As a result of user testing we’ve decided to change the name of the annotated article series, and we’d like your help to choose a new one.

Possible new names include:
  • Navigating journal articles
  • Journal articles deconstructed
  • Dissecting journal articles
Let us know your preference, or any better ideas you have, by replying to this post or emailing learn-chemistry@rsc.org. If you like the current name and don’t think it should change get in touch to let us know that too!
Posted by Rachel Purser-Lowman on Nov 19, 2014 4:55 PM GMT
A new 'how to format your bibliographic references' guide was published on Learn Chemistry recently. The guide tells you how to format references, notes and footnotes using the Royal Society of Chemistry's house style. It is based on the advice that we offer to authors wishing to publish their research in our high impact journals, as it ensures that all references are given accurately, clearly and with sufficient detail. Using our style in your own work will ensure that your references meet a professional standard, and that anyone evaluating your work will be able to see how you have used other people’s work to develop your own.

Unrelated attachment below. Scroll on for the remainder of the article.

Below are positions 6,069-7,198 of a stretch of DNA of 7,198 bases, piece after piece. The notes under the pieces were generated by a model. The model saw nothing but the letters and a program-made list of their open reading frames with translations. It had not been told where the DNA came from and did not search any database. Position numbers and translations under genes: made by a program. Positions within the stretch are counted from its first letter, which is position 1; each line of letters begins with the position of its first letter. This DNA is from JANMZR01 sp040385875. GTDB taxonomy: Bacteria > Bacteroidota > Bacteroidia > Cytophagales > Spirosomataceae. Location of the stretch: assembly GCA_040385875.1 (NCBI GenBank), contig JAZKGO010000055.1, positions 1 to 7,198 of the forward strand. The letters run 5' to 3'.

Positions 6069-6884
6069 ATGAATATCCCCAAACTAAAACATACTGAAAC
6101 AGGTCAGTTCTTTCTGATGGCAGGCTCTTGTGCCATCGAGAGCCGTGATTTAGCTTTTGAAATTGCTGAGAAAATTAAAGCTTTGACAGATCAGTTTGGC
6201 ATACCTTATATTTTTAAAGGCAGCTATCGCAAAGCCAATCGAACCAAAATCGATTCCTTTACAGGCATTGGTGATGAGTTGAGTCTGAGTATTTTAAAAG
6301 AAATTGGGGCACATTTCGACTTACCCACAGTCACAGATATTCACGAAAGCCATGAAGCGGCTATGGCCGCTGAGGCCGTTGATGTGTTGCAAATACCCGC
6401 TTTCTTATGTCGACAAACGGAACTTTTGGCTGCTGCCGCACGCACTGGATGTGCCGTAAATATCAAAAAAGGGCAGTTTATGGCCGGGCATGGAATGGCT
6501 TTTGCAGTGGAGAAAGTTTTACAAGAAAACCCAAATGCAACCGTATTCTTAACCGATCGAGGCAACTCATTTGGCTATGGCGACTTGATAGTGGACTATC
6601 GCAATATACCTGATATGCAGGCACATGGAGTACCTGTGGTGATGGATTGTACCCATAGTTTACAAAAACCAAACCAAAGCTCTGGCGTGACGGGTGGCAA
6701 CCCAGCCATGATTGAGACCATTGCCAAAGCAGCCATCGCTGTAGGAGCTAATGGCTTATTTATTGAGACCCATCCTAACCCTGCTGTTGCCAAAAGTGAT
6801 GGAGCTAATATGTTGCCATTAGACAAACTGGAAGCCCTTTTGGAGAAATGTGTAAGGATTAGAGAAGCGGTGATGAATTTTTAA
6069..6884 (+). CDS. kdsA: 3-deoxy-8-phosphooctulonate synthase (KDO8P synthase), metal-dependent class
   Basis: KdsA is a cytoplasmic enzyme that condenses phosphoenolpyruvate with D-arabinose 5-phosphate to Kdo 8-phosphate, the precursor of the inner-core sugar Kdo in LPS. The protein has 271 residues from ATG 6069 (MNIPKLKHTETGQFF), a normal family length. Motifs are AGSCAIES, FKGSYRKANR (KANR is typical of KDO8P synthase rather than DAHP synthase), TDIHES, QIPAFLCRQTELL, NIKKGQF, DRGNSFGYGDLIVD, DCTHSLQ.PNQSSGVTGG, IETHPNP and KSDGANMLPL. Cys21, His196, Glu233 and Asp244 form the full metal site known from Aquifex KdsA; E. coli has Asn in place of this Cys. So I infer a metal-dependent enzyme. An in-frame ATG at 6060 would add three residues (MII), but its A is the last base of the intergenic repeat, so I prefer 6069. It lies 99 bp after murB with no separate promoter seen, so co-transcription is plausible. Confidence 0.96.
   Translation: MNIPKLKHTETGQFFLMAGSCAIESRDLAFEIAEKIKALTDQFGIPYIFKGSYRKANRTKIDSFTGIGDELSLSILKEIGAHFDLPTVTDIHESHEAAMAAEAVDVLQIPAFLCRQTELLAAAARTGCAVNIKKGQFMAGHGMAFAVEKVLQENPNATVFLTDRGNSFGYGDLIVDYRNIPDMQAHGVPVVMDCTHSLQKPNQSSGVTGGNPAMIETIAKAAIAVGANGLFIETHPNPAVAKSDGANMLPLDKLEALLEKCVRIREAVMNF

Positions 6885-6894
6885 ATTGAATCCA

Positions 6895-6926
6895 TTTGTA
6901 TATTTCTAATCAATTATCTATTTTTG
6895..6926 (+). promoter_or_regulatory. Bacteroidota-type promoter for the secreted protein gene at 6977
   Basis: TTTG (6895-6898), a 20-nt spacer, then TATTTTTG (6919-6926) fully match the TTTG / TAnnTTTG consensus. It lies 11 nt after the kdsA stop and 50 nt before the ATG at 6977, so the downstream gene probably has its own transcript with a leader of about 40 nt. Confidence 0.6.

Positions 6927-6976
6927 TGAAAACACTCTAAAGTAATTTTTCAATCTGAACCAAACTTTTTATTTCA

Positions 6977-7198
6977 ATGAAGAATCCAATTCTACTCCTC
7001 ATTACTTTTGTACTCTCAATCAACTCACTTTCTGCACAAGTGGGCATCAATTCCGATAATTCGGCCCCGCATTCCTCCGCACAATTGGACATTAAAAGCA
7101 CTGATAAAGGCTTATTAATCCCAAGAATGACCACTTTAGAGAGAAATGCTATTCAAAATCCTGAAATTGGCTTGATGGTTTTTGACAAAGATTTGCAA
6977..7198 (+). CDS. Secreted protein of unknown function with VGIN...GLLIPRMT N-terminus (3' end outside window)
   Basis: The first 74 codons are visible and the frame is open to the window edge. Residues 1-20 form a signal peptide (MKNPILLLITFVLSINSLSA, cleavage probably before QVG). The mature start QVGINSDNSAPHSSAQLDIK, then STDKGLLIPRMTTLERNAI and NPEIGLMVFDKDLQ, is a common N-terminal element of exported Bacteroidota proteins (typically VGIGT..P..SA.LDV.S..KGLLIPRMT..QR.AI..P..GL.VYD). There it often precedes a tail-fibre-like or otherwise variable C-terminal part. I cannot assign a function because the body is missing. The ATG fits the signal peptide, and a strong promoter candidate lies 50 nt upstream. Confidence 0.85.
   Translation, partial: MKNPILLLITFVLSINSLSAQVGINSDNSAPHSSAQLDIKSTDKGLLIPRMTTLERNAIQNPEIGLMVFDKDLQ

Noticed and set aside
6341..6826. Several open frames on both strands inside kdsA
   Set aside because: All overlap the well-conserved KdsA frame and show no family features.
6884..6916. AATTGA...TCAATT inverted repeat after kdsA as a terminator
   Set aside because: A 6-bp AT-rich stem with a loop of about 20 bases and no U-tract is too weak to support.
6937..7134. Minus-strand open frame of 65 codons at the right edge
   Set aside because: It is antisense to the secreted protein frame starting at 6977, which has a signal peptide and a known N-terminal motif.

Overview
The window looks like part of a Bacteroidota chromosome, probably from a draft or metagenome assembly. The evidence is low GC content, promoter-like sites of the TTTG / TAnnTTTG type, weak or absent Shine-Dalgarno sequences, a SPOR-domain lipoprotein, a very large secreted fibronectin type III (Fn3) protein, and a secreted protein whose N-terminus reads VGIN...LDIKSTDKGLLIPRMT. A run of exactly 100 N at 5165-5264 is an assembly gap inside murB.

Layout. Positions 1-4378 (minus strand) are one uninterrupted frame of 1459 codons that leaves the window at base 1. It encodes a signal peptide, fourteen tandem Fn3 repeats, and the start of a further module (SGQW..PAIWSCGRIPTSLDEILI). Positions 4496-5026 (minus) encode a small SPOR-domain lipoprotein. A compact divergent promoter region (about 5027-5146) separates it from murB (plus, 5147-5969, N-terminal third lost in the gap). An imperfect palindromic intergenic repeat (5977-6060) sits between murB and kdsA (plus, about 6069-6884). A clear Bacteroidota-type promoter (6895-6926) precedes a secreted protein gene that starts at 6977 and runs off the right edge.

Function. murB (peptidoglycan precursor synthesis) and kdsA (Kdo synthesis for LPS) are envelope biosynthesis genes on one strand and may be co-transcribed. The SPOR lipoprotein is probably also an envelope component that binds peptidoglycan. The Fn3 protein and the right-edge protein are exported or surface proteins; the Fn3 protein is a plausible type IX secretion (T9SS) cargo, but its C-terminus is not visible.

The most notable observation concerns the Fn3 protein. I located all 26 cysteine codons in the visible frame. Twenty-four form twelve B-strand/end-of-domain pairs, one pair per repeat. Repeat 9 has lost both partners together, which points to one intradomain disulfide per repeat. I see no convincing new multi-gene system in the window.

This guide forms part of a new collection of resources and tools we are developing in collaboration with the publishing team at the Royal Society of Chemistry. It includes our annotated articles, journal of the month series and the new 'how to' guides. It’s always worth checking with your university department what referencing style they recommend though, and if they have specific guidelines they want you to follow. 

Contact purserlowmanr@rsc.org for more information.  
Posted by Rachel Purser-Lowman on Nov 3, 2014 1:23 PM GMT
As you will have seen in the latest issue of RSC News we are working on a piece of research to inform how we should communicate with the public.

We are developing this project with a leading market research company, TNS BMRB and their researchers are eager to listen to your ideas and learn from your experiences in communicating chemistry to non-chemists.

We hope you can spare few minutes to take part in this online survey and help us in this important research. Thank you.